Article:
Homeless Hill is now just a mountain of garbage after Santa Rosa moved the last remaining occupants of its largest homeless encampment early this week and began the major task of removing an astounding volume and array of detritus left behind by former occupants.
The closely watched cleanup got underway Tuesday with backhoes and contractors piling up debris scattered across the undeveloped city property near the intersection of Farmers Lane and Bennett Valley Road. The operation began a day after police and outreach workers convinced the remaining dozen or so occupants to leave voluntarily after they were offered vouchers for free taxpayer-funded hotel stays.
“We didn’t have to do anything except be here,” said Santa Rosa Police Lt. John Snetsinger as he surveyed the property Monday with officers.
The planned move was announced early this summer as part of the city’s broader strategy to improve its housing of homeless people. Officials said it went smoothly because occupants were well aware that the city was serious about cleaning up the site, the largest of about 40 known encampments around Santa Rosa.
Officials have said they intend to take a similar approach to other encampments, including those under Highway 101 downtown.
Outreach workers visited the Homeless Hill property for weeks before the cleanup, offering services and explaining that the fire danger created by an encampment in high weeds and brush and accumulation of garbage couldn’t be ignored any longer. Neighbors, including the Congregation Shomrei Torah and other residents, have increased pressure on city officials to address the health and safety issues presented by the camp.
The city coupled the cleanup effort with the addition of 50 beds at the Sam Jones Hall homeless shelter to house people from encampments and help find them permanent housing.
Santa Rosa is spending $500,000 to expand the shelter from 138 to 188 beds year-round and boost its staff and budget to do a better job of helping homeless people find permanent housing.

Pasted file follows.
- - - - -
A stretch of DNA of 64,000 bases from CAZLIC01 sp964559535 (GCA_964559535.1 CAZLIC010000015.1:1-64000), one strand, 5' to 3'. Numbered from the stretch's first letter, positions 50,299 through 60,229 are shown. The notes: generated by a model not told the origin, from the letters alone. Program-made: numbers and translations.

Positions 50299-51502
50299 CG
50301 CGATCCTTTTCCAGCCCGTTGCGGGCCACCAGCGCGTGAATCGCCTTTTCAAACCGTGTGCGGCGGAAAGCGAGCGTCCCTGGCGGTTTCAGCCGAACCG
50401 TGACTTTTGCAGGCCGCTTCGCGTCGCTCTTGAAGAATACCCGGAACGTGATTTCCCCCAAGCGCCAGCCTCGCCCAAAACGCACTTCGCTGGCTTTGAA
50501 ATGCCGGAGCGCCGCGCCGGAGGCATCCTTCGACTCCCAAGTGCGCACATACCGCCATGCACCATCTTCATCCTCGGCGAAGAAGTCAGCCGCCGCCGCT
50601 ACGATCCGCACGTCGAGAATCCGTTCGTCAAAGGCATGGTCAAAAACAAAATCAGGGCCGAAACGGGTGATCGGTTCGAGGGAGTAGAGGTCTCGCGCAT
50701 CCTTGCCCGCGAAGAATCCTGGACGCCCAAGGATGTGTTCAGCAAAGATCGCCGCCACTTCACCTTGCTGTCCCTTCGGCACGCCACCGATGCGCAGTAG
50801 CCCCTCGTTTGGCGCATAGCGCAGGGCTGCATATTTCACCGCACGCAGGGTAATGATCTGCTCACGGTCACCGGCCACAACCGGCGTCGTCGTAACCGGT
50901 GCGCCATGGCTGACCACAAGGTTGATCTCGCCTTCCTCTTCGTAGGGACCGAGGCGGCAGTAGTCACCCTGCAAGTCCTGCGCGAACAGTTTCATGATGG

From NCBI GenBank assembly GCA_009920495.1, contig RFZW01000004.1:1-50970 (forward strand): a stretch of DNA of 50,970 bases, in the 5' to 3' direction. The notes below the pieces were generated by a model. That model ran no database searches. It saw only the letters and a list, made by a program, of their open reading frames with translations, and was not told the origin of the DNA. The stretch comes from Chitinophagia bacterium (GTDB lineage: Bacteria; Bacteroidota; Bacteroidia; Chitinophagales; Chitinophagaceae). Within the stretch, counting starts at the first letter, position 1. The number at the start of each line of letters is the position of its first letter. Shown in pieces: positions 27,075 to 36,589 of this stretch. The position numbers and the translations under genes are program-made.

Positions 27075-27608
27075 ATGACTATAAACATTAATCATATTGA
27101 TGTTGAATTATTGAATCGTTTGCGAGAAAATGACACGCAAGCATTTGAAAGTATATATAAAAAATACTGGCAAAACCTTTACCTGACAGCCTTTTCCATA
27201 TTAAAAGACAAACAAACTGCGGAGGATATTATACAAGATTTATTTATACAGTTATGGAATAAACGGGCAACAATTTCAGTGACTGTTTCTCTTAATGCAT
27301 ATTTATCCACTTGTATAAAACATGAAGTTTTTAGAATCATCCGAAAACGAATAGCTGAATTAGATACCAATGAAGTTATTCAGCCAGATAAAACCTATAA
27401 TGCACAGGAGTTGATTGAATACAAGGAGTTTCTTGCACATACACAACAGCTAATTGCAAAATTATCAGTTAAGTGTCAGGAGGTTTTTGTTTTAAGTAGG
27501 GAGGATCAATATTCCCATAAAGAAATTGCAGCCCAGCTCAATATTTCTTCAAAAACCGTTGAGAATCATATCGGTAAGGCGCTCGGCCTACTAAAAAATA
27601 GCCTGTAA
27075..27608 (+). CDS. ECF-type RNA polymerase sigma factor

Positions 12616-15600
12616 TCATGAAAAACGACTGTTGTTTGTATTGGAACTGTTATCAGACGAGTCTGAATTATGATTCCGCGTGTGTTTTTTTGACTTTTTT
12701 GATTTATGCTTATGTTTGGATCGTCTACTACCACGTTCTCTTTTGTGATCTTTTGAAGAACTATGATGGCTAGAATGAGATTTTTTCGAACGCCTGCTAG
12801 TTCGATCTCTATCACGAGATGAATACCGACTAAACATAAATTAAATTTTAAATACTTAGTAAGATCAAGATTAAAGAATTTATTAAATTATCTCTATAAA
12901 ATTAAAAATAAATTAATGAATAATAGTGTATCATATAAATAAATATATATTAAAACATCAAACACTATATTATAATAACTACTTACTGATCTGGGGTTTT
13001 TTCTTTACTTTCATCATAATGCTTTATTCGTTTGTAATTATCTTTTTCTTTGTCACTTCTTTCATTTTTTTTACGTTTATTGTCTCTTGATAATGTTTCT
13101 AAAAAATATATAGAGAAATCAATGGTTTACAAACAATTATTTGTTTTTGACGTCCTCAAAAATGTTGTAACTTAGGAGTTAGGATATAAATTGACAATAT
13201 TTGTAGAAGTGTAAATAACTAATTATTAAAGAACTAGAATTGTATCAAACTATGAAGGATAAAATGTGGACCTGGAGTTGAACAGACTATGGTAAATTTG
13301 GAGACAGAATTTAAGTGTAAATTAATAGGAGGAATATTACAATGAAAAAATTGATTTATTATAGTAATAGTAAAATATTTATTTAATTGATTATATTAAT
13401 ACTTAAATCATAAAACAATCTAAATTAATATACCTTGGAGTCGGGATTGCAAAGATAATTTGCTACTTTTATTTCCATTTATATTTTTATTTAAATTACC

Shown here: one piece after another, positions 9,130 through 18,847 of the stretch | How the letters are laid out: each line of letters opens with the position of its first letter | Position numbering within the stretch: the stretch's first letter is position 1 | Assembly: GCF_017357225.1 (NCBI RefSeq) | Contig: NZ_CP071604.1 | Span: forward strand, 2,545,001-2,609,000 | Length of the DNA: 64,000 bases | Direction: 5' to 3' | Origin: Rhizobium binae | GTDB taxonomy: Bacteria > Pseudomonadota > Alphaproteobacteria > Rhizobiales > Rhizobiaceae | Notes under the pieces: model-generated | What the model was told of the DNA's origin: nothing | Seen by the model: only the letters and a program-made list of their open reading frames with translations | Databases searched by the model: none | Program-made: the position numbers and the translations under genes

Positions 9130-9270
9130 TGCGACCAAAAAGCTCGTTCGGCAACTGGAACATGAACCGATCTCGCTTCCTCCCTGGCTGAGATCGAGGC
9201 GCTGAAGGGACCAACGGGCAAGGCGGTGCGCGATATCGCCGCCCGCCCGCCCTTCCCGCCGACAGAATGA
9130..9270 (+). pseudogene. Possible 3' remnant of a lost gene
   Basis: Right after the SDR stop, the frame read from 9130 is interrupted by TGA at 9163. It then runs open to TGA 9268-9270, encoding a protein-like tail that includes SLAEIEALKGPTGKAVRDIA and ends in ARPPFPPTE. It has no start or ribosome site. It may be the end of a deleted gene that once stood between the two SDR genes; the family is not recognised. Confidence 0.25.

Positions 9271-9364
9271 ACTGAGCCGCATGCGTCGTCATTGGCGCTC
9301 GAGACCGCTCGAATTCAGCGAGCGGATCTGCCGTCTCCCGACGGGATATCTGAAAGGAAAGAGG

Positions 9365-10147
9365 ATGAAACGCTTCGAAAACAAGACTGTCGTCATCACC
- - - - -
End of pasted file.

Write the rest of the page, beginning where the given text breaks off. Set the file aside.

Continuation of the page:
In the end, about 28 people from Homeless Hill either went to the shelter or a hotel or motel through the voucher program, according to the city.
‘To have a result where 28 of the estimated 50 people accessed services is very positive for this pilot effort,” said Dave Gouin, the city’s director of Housing and Community Services.
It’s unclear where the remainder went.
The promise of a warm bed and the possibility of an apartment of their own convinced Terry and Samantha Jenkins to come down off the hill. Both have numerous health issues and admitted that life on the hill was far more challenging than when they first went up there in the 1990s following a variety of personal and financial travails.
“I’m 62, and camping out like that just ain’t doing it for me anymore,” said Terry Jenkins, who grew up in Santa Rosa and once worked at Hewlett-Packard.
What was once a small group of outsiders who looked after each other became 50 or so “hardcore street people” whose penchant for accumulation of junk turned Homeless Hill into a “sh—hole,” Jenkins said.
The site is strewn with bicycle parts, gas grills, shopping carts, car batteries, propane tanks, couches, water coolers, soiled clothing, shipping pallets, tarps, animal kennels, hand tools and electrical cords.
A woman from a nearby neighborhood visited the hill Monday and left with a chair, saying it had been stolen from her yard.
“It was really hard to see people in the conditions they were in,” said Jennielynn Holmes, director of shelter and housing for Catholic Charities.
After police and homeless advocates confirmed the departure of all the occupants, security guards took over Monday evening to ensure no one returned.
Weeks ago, a fire break was cut along the hill. Weeds will be cleared out and trees will be limbed up to about 6 feet to lower the fire danger and improve the sightlines on the hill, city officials said. The work is expected to take about three weeks.
While the number of people who accepted services exceeded her expectations, Holmes said she’s under no illusions that the work is over. The test will now be whether the city’s new focus on housing can actually get people into permanent shelter.
A handful of new staff has already reduced caseloads and allowed social workers to make immediate connections with the people in need, Holmes said. Hiring for those positions is continuting.
Jenkins and his wife both receive disability payments, and he’s hoping they can save up some money and pair it with some of the new city funds to find a small place close enough to a grocery store and the medical care they need.
“We don’t need much,” he said.
You can reach Staff Writer Kevin McCallum at 707-521-5207 or email@example.com. On Twitter @srcitybeat.